Israel and Hamas announced a ceasefire late Thursday, ending a bruising 11-day war that caused widespread destruction in the Gaza Strip and brought life in much of Israel to a standstill.
Prime Minister Benjamin Netanyahu’s office said Israel accepted the Egyptian proposal after a late-night meeting of his security cabinet. Hamas quickly followed suit and said it would honour the deal.
Egypt’s state-run MENA news agency said the truce would take effect at 2 a.m., roughly three hours after the announcement.
In a statement, Netanyahu’s office said the security cabinet unanimously approved the proposal after recommendations from the military chief of staff and other top defence officials. The statement boasted of “significant achievements in the operation, some of which are unprecedented” and included a veiled threat against Hamas.
“The political leaders emphasized that the reality on the ground will determine the future of the campaign,” the statement said.
Taher Nounou, a Hamas official, confirmed the deal. “The Palestinian resistance will commit itself to this deal as long as the occupation is committed,” he said.
Another Hamas official said the declaration of a truce was a defeat for Netanyahu and “a victory to the Palestinian people.”
Ali Barakeh, a member of Hamas’s Arab and Islamic relations bureau, told The Associated Press that the militants will remain on alert until they hear from mediators. Once Hamas hears from mediators, the group’s leadership will hold discussions and make an announcement, he said.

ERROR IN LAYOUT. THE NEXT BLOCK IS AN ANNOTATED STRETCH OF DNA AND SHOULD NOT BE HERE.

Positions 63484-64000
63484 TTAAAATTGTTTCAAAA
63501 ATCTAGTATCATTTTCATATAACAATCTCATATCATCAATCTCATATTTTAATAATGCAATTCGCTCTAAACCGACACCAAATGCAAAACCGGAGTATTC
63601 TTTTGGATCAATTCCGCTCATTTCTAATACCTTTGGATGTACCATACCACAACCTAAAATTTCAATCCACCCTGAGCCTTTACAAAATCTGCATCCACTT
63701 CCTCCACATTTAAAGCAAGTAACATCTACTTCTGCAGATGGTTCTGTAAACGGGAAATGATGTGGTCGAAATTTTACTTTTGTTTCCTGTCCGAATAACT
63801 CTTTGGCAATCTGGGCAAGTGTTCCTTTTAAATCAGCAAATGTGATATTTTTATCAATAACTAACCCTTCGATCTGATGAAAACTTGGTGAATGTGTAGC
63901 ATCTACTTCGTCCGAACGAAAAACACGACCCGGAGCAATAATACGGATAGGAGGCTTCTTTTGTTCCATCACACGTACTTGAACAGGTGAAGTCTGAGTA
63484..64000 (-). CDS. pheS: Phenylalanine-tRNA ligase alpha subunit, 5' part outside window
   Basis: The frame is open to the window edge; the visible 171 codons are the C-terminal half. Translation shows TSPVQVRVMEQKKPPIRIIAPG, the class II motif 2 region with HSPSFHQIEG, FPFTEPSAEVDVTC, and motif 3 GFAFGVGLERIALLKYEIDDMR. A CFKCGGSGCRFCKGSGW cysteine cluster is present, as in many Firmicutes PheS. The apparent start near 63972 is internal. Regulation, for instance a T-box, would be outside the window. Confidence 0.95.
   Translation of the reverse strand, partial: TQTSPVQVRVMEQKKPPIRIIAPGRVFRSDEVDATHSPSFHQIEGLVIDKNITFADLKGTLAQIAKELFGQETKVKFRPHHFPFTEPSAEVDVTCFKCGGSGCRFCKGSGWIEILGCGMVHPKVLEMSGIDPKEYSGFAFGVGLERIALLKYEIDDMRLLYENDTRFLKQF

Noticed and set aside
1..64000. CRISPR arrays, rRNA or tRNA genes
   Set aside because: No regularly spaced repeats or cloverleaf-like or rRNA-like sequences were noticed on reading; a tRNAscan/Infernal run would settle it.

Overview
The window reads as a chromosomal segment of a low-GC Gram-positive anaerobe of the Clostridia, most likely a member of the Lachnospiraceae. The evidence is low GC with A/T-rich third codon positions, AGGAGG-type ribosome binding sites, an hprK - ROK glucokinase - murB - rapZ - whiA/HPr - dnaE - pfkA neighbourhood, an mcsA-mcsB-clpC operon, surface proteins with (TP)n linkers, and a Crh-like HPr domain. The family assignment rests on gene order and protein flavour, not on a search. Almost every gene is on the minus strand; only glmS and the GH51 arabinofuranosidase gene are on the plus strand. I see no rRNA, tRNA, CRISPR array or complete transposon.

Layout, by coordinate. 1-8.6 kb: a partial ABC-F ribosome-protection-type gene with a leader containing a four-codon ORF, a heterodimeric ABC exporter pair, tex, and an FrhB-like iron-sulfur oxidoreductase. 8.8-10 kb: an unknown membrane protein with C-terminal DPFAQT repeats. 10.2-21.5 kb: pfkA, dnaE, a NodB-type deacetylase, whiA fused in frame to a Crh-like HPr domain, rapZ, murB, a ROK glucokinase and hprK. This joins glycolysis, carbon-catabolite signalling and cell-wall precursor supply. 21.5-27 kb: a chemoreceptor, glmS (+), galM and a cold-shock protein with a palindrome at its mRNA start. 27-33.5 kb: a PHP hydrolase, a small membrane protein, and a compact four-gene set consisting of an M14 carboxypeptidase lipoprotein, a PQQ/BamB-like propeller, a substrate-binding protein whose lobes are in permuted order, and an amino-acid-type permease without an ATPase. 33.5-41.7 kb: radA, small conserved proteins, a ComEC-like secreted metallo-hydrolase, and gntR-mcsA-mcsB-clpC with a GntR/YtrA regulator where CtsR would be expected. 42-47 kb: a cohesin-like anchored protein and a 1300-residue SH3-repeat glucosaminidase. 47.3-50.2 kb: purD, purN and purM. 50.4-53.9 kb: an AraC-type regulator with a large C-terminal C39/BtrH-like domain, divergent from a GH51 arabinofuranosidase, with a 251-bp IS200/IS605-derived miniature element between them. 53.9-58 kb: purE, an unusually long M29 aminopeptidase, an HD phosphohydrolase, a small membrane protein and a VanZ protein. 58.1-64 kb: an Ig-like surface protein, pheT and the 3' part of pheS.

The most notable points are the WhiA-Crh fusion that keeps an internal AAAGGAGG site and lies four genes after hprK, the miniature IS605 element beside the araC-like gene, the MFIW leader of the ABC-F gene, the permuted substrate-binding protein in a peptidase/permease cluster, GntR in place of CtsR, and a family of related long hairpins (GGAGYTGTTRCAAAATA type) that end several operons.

Shortly after the announcement, air-raid sirens indicating incoming rocket fire sounded in southern Israel.
Heaviest fighting in years
The agreement would close the heaviest round of fighting between the bitter enemies since a 50-day war in 2014, and once again there was no clear winner. Israel inflicted heavy damage on Hamas but was unable to prevent the rocket fire that has disrupted life for millions of Israelis for more than a decade.
The current round of fighting between Israel and Hamas began May 10, when the militant group fired long-range rockets toward Jerusalem after days of clashes between Palestinian protesters and Israeli police. A focal point of the clashes was the Al-Aqsa Mosque, part of a holy site in Jerusalem’s Old City revered by Muslims and Jews. Police tactics at the compound and the threatened eviction of dozens of Palestinian families by Jewish settlers had inflamed tensions.
Since then, Israel has launched hundreds of airstrikes that it says have targeted Hamas’ infrastructure, including a vast tunnel network. Hamas and other militant groups embedded in residential areas have fired over 4,000 rockets at Israeli cities, with hundreds falling short and most of the rest intercepted.
At least 230 Palestinians have been killed, including 65 children and 39 women, with 1,710 people wounded, according to the Gaza Health Ministry, which does not break the numbers down into fighters and civilians. Hamas and militant group Islamic Jihad say at least 20 of their fighters have been killed, while Israel says the number is at least 130. Some 58,000 Palestinians have fled their homes.
Twelve people in Israel, including a 5-year-old boy, a 16-year-old girl and a soldier, have been killed. The military said an anti-tank missile fired from Gaza hit an empty bus near the frontier on Thursday, lightly wounding an Israeli soldier.
Since the fighting began, Gaza’s infrastructure, already weakened by a 14-year blockade, has rapidly deteriorated. Medical supplies, water and fuel for electricity are running low in the territory, on which Israel and Egypt imposed the blockade after Hamas consolidated its control over Gaza in 2007.
Israel considers Hamas, an Islamic militant group that seeks Israel’s destruction, to be a terrorist group. Hamas’s government is not internationally recognized.
Israeli bombing has damaged over 50 schools across the territory, according to advocacy group Save the Children, completely destroying at least six. While repairs are done, education will be disrupted for nearly 42,000 children.
Israeli attacks have also damaged at least 18 hospitals and clinics and destroyed one health facility, the World Health Organization said. Nearly half of all essential drugs have run out.